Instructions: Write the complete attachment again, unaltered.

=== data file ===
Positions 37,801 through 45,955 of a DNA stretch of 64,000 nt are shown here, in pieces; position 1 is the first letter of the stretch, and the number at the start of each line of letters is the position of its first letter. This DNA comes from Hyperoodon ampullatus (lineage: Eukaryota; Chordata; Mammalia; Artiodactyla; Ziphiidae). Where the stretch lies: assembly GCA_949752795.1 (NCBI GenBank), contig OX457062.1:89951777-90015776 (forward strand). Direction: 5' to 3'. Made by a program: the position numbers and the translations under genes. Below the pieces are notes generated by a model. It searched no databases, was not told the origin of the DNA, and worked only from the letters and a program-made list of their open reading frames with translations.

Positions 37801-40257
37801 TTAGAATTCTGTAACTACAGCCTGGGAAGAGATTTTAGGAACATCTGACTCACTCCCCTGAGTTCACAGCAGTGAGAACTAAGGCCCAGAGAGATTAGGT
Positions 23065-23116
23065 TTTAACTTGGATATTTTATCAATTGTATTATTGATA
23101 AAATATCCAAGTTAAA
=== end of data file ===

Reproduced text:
Positions 37,801 through 45,955 of a DNA stretch of 64,000 nt are shown here, in pieces; position 1 is the first letter of the stretch, and the number at the start of each line of letters is the position of its first letter. This DNA comes from Hyperoodon ampullatus (lineage: Eukaryota; Chordata; Mammalia; Artiodactyla; Ziphiidae). Where the stretch lies: assembly GCA_949752795.1 (NCBI GenBank), contig OX457062.1:89951777-90015776 (forward strand). Direction: 5' to 3'. Made by a program: the position numbers and the translations under genes. Below the pieces are notes generated by a model. It searched no databases, was not told the origin of the DNA, and worked only from the letters and a program-made list of their open reading frames with translations.

Positions 37801-40257
37801 TTAGAATTCTGTAACTACAGCCTGGGAAGAGATTTTAGGAACATCTGACTCACTCCCCTGAGTTCACAGCAGTGAGAACTAAGGCCCAGAGAGATTAGGT
Positions 23065-23116
23065 TTTAACTTGGATATTTTATCAATTGTATTATTGATA
23101 AAATATCCAAGTTAAA